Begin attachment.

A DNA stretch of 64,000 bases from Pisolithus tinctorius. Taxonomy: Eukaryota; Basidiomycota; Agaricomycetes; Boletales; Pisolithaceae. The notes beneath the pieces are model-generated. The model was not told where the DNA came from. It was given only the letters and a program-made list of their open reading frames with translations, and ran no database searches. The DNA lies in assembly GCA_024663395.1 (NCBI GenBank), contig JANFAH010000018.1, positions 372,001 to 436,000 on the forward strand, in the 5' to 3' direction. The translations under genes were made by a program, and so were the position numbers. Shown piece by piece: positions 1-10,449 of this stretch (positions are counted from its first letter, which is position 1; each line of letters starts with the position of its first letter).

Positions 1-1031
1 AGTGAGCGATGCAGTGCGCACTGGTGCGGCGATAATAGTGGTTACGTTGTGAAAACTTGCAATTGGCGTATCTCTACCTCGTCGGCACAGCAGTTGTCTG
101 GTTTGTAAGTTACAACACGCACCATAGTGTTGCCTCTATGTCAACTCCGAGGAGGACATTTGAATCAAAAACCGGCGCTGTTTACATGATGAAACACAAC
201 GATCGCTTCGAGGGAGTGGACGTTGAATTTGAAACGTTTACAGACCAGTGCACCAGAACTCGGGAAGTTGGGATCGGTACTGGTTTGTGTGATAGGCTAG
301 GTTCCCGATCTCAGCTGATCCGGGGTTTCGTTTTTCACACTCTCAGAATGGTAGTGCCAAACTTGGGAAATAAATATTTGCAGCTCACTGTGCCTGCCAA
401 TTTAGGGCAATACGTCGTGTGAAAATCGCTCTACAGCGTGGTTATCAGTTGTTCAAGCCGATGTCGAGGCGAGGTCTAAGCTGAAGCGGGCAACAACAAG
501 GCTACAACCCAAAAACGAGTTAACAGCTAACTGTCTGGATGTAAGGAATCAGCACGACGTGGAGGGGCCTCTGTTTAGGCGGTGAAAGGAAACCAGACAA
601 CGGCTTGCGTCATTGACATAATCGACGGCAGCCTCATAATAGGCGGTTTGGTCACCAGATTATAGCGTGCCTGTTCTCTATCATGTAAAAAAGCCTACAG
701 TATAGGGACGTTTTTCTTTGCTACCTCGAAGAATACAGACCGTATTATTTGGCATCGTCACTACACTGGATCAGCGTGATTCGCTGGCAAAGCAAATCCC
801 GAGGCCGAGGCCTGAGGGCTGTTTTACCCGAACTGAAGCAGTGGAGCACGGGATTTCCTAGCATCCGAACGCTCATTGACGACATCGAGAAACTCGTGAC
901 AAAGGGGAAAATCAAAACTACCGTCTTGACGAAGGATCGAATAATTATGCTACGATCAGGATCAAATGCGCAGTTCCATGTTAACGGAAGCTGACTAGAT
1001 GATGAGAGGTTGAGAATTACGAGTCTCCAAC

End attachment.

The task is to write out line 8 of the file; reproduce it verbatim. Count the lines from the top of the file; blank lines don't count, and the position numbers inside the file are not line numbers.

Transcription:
501 GCTACAACCCAAAAACGAGTTAACAGCTAACTGTCTGGATGTAAGGAATCAGCACGACGTGGAGGGGCCTCTGTTTAGGCGGTGAAAGGAAACCAGACAA